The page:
The “City of Gods” or Devinuwara is a small town in the southern part of the country. It is located at approximately 6.5 km south-east of Matara, a major city in the Southern Province of Sri Lanka. This place is also known as Dondra. Devinuvara was a busy port during the 13th to 15th centuries and was one of the most famous places of pilgrimage and worship. It was a landmark with a magnificent temple, a gilded copper roof overlooking the sea, and certainly a lighthouse of aid to sailors in the vast Indian Ocean.
The many stone pillars, sculpted in different styles and sizes, bear witness to the splendid shrines and temples that dominated the Indian Ocean until the latter portion of the 16th century. Legend has it that during the reign of King Ravana, Devinavara was a prosperous city and is associated with the Indian story – Ramayana. The 15th-century poem “Paravi Sandeshaya” describes the goddess Devinuvara as an asura destroyer. Thus, this goddess can also be believed to be “Rama” in the Ramayana.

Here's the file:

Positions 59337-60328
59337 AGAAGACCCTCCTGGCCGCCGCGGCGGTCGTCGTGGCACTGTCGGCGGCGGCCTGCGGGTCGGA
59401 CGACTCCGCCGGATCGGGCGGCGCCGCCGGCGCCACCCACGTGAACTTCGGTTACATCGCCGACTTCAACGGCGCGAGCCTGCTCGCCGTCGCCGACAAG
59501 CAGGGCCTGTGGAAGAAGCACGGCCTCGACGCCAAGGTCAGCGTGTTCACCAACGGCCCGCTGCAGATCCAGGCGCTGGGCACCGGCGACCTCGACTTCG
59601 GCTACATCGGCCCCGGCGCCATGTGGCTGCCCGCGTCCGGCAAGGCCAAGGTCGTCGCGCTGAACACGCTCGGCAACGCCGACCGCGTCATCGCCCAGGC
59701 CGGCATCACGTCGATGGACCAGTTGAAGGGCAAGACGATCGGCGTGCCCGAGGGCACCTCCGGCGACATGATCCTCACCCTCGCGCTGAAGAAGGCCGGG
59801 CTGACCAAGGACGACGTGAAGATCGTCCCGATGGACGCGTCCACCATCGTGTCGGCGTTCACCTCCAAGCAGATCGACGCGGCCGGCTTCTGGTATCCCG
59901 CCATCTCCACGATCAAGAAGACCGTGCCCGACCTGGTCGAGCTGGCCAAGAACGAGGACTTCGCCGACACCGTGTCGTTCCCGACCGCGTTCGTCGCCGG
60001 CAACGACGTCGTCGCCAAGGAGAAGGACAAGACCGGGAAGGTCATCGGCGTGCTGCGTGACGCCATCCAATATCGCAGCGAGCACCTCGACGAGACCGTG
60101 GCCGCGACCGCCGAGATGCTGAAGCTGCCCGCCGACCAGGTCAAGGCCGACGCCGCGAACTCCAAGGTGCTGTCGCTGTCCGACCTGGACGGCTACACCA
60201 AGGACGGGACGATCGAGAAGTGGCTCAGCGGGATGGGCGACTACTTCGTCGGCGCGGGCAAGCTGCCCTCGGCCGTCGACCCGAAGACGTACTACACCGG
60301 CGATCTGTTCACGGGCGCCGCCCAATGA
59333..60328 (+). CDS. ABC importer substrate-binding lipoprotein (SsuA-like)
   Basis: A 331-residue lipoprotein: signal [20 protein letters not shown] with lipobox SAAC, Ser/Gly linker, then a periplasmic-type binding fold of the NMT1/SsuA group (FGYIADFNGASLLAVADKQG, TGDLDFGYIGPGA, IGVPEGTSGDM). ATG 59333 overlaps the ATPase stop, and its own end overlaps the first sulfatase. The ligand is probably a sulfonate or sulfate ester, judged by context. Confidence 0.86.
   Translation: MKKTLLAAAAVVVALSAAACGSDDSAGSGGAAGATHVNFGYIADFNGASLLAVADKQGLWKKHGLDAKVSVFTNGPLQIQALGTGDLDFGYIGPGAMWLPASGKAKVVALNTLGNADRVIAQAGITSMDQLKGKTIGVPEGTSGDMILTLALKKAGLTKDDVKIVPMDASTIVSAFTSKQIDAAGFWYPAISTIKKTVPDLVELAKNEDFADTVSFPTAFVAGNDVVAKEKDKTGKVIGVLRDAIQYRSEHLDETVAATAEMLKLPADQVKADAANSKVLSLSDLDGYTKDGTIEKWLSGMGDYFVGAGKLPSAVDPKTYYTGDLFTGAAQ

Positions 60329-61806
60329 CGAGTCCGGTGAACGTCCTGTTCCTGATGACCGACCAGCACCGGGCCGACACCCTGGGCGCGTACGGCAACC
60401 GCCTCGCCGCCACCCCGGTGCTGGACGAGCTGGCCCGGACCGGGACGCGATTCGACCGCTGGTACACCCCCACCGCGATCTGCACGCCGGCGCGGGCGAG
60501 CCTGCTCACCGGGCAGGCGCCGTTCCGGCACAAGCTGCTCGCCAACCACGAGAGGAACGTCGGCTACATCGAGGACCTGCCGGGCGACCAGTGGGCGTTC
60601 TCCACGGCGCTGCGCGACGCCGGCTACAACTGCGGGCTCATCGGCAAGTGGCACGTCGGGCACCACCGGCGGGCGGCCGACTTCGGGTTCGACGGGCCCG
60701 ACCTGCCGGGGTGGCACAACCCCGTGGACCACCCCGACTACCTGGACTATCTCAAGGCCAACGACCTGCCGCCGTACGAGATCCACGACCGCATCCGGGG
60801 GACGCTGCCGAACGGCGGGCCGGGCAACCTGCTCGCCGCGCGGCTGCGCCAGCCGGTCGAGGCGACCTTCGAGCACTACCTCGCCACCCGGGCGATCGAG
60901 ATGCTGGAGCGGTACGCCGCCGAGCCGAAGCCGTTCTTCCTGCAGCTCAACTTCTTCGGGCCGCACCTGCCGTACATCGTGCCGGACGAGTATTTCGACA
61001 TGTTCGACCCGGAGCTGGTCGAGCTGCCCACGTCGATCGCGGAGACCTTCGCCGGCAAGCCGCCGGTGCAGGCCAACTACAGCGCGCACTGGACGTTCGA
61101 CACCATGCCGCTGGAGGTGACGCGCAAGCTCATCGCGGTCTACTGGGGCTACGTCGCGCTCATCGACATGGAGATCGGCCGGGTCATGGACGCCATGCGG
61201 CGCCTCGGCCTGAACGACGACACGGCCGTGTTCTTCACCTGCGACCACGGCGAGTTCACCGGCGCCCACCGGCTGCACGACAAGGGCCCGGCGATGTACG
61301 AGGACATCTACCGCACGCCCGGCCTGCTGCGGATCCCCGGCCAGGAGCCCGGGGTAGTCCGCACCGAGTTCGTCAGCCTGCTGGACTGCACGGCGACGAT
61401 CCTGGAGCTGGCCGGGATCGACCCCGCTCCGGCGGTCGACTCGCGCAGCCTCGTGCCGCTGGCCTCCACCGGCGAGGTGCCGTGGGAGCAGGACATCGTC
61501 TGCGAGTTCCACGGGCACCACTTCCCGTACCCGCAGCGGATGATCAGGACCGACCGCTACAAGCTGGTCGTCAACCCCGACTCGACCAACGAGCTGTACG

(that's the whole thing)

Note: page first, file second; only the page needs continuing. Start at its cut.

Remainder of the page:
Record history reveals that the temple and shrine were built by King Dappula I in the 7th century. In 1587, a Portuguese army led by Thome de Sonza invaded the sacred city, destroying and looting all the treasures in the shrines. But King Rajasinghe II of the Kandyan Kingdom liberated Matara from the enemy and built a devalaya for the goddess Devinuwara. The Deva Vishnu Devalaya attracts devotees from all over the country throughout the year, especially during the Esala Poya in July. The origins of the Devinavara Esala festival date back to the reign of King Parakramabahu II of the Dambadeniya Kingdom in the 13th century. He renovated the ruined Devalaya at this place of honor and celebrated this festival in honor of Goddess Upulvan.